President Obama should support an increase in credit unions’ member business lending cap in order to jump-start job creation, according to the National Association of Federal Credit Unions.
In an op-ed in the Washington Post’s Capital Business publication, NAFCU President Fred Becker wrote about the benefits of legislation pending in both the Senate and House that would raise the credit union member business lending cap from the current limit of 12.25 percent of total assets to 27.5 percent.
The legislation would help meet President Obama’s goal of helping small businesses and fostering job creation, according to the NAFCU. It also meets the president’s criteria of being a “bipartisan, common sense step that can make a difference in creating jobs,” Becker wrote.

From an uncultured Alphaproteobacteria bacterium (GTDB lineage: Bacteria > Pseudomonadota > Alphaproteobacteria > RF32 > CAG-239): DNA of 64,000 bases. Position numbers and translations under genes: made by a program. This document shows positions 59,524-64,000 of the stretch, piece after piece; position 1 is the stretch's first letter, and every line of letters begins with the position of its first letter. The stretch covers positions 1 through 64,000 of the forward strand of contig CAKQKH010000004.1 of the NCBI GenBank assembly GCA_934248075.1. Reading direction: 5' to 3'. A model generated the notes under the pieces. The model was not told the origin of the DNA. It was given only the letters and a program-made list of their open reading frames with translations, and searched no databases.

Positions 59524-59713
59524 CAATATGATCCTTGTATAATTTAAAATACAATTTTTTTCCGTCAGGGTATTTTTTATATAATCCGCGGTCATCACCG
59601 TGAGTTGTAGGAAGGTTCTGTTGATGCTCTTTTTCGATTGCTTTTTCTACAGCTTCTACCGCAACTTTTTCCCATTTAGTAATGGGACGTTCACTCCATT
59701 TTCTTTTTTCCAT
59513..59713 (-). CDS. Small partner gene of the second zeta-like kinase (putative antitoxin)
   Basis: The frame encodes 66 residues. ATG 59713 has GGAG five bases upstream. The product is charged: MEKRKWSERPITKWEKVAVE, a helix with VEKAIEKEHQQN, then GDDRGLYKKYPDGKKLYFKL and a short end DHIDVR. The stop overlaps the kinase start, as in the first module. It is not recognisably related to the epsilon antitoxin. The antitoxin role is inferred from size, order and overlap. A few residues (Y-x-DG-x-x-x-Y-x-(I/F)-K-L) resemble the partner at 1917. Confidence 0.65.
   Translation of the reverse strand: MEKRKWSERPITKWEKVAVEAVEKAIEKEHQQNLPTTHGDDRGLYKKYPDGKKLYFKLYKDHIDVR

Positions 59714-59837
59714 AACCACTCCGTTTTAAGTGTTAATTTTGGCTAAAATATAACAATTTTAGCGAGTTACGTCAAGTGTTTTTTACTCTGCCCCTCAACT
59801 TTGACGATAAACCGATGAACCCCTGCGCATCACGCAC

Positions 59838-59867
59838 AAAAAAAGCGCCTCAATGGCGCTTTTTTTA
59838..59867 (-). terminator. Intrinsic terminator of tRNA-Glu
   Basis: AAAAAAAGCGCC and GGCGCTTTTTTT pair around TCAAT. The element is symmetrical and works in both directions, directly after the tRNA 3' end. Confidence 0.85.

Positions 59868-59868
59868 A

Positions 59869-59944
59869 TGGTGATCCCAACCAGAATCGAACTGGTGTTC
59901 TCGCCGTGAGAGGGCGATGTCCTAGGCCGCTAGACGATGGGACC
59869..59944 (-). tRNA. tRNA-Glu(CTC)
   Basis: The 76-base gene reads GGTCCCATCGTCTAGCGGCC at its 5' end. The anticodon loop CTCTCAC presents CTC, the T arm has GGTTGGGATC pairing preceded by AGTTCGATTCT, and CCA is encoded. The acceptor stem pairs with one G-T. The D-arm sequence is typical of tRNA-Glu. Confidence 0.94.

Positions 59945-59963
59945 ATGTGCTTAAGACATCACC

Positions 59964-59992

Lifting the cap would also help credit unions who lend to small businesses and would be a unique solution because “raising the credit unions’ member business lending cap does not require additional funding,” Becker wrote.
The legislation was created by the Treasury Department, the NCUA and lawmakers and includes provisions such as prohibiting a credit union from being allowed to grow its member business loan portfolio by more than 30 percent annually.
The legislation also requires credit unions to have five consecutive years of experience in underwriting and servicing member business loans before being eligible to exceed the 12.25 percent cap.